Audio Recordings The Girl I Left behind Me

Format Audio Recordings
Contributors Jabbour, Alan
Reed, Gene
Reed, Henry
Dates 1967
Location Giles County
Glen Lyn
United States
Language English
Subjects Appalachian Region
Fiddle Tunes
Field Recordings
Folk Music
Guitar Music
Instrumental Music
The Girl I Left behind Me
Contributor Names
Jabbour, Alan (Transcriber)
Jabbour, Alan (Collector)
Reed, Henry, 1884-1968 (Performer)
Reed, Gene, 1929-2012 (Performer)
Created / Published
Reed family home, Glen Lyn, Giles County, Virginia, May 6, 1967
Subject Headings
-  Marches
-  Instrumental music
-  Fiddle tunes
-  Folk music--Appalachian Region
-  Breakdowns
-  Reels
-  Guitar music
-  Ethnography
-  Music
-  Field recordings
-  United States -- Virginia -- Giles County -- Glen Lyn
Field recordings
-  Meter: 4/4
-  Key: G
-  Compass: 11
-  Related Tune(s): I've Got to Leave You
-  Related Tune(s): I'm Going Away to Leave You, Going to Tennessee
-  Performed by Henry Reed, fiddle.
-  Duration: 58 seconds
-  Performed by Gene Reed, guitar.
-  Strains: 2 (low-high, 4-5)
-  Rendition: (1)-2r-1-2
-  Phrase Structure: ABAC QQ'RBRC (abcd abef qrqr' sbcd sbcd)
-  Spoken: HENRY REED: That's "The Girl I Left behind Me."
-  Recording chronology: 120
-  "The Girl I Left behind Me" has a history in both the British Isles and America as a song and a march, but it has become an item of general repertory for many fiddlers. For typical examples on both sides of the Atlantic, see "A. Shattuck's Book [ca. 1801]," p. 18; Howe, Leviathan Collection, p. 10; Fillmore, American Veteran Fifer, #64; Linscott, Folk Songs of Old New England, pp. 79-80; Ford, Traditional Music of America, p. 116; Randolph, Ozark Folksongs, vol. 3, 352; Ruth, Pioneer Western Folk Tunes, p. 2. For sets with different titles but some similarity, see Joyce, Old Irish Folk Music and Songs (1909), #443, #648.Henry Reed played "The Girl I Left behind Me" on one occasion (AFS 13037a05) in the usual melodic form for the tune. But on this occasion, he played a very unusual version of the tune with an irregular phrase structure. The sequence of tune associations that called forth this unusual version from Henry Reed's imagination is fascinating. The preceding song, "I've Got to Leave You," though quite different melodically, has an almost identical phrase within it that may have been the musical bridge or trigger leading to the unusual set of "The Girl I Left behind Me." Compare a different title in this collection, "I'm Going Away to Leave You, Going to Tennessee," which seems to be yet another scion of this cluster of musical ideas. Though we think of Henry Reed's tradition as a memory-based tradition that retains tunes as separate artifacts preserved in their entirety, examples such as this remind us of the musical flux that underlies tunes in the imagination and the capacity of the artist, either involuntarily or at will, to conflate or creatively reassemble the musical building blocks. Henry Reed's children, though in awe of his memory and his vast repertory, also believe that he made periodic alterations in tunes, sometimes from forgetting and sometimes from a conscious impulse to recast a tune in a fresh way.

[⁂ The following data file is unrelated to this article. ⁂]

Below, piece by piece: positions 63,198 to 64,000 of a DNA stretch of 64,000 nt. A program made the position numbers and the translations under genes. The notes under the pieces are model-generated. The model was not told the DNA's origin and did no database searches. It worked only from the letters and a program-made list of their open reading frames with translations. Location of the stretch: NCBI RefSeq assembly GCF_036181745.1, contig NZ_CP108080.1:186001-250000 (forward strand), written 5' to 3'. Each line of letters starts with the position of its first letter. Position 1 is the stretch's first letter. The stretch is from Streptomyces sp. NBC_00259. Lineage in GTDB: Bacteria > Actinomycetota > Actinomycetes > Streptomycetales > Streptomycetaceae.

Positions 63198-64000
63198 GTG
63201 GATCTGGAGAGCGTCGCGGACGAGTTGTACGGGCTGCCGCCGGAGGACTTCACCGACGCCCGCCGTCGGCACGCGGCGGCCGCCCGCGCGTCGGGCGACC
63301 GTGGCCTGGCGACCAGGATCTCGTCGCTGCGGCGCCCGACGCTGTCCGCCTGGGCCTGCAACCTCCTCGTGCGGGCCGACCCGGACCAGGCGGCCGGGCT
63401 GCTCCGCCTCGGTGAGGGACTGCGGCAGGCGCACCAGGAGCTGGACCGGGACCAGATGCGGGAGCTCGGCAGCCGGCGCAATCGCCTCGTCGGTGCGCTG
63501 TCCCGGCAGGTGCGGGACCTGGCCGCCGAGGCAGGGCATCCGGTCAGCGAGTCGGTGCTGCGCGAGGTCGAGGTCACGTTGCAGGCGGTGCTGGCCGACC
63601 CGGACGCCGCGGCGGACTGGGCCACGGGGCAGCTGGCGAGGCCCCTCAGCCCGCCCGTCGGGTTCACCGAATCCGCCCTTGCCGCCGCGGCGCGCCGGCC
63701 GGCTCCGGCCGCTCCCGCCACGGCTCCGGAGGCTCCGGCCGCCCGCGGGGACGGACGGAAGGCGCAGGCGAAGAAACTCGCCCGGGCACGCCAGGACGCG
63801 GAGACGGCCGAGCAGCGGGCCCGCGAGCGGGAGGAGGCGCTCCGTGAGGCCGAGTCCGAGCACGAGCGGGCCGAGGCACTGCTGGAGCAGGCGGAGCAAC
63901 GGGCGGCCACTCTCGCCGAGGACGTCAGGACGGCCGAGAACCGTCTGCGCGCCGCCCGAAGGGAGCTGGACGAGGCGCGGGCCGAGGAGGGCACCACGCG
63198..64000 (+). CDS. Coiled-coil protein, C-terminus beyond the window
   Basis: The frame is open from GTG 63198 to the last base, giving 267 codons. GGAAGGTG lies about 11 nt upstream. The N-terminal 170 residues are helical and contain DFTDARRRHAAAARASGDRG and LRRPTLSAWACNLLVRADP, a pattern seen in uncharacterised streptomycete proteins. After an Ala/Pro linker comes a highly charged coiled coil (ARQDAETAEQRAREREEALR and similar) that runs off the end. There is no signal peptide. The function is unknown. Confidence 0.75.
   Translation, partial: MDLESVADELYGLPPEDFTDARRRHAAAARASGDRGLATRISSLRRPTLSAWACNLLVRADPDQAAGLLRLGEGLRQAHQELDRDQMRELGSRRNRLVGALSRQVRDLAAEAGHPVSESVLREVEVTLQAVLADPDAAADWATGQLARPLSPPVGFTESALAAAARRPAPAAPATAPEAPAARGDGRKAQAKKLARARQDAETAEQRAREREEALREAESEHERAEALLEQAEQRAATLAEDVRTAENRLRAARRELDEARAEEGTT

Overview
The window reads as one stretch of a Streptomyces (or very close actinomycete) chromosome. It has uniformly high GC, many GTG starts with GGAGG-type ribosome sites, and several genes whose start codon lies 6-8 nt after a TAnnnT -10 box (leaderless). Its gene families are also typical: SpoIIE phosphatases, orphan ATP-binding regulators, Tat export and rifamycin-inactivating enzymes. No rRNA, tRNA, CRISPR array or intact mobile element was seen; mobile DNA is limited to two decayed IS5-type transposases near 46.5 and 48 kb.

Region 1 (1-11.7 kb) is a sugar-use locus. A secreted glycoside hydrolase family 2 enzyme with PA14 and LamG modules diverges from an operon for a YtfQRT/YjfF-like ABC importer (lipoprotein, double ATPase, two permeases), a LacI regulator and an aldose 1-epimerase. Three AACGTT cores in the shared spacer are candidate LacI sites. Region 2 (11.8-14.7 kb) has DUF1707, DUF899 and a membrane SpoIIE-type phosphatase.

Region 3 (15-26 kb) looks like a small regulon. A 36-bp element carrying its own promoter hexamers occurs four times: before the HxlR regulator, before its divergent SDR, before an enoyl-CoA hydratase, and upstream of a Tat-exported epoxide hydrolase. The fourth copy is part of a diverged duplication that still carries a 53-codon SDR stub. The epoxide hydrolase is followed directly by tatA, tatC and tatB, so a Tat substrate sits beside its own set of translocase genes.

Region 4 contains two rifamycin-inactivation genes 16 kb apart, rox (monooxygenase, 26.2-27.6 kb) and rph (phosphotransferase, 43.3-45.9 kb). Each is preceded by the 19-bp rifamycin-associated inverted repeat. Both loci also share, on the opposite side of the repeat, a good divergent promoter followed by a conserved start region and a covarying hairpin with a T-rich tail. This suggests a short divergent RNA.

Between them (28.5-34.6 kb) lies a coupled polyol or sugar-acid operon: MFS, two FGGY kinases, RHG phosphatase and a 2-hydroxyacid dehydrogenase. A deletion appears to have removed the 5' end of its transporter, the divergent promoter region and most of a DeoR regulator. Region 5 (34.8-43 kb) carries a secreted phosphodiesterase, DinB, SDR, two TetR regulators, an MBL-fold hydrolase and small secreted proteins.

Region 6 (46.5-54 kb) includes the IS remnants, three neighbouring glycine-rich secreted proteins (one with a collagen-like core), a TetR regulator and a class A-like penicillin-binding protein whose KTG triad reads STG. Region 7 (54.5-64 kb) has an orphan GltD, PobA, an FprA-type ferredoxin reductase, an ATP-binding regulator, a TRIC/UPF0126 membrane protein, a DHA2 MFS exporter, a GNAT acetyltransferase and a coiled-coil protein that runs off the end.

Audio tape
Call Number
AFC 1969/008: AFS 13703B20
Source Collection
Alan Jabbour duplication project, part 2
American Folklife Center
Digital Id

Rights & Access

The Library of Congress is not aware of any U.S. copyright protection (see Title 17, U.S.C.) or any other restrictions in the material in this collection, except as noted below. Users should keep in mind that the Library of Congress is providing access to these materials strictly for educational and research purposes. The written permission of the copyright owners and/or other holders of rights (such as publicity and/or privacy rights) is required for distribution, reproduction, or other use of protected items beyond that allowed by fair use or other statutory exemptions. Responsibility for making an independent legal assessment of an item and securing any necessary permissions ultimately rests with persons desiring to use the item. See our Legal Notices for additional information and restrictions.

The Center asks that researchers approach the materials in this collection with respect for the culture and sensibilities of the people whose lives, ideas, and creativity are documented here. Researchers are also reminded that privacy and publicity rights may pertain to certain uses of this material.

Photographs in this collection produced by Carl Fleischhauer, Karen Singer Jabbour, and Kit Olson are reproduced here with their permission. Mr. Fleischhauer does not object to additional use of the photos he created provided he is credited as the photographer. Persons contemplating other kinds of uses or use of the other photographers' work should contact the American Folklife Center at the Library of Congress.

Credit line

Please cite the source collection title, collection number, and repository, for example:

Alan Jabbour duplication project, part 1 (AFC 1967/007), American Folklife Center, Library of Congress

Alan Jabbour duplication project, part 2 (AFC 1969/008), American Folklife Center, Library of Congress

Fiddle tunes of the old frontier: the Henry Reed collection online presentation (AFC 1999/016), American Folklife Center, Library of Congress

Rights assessment is your responsibility.

More about Copyright and other Restrictions

For guidance about compiling full citations consult Citing Primary Sources.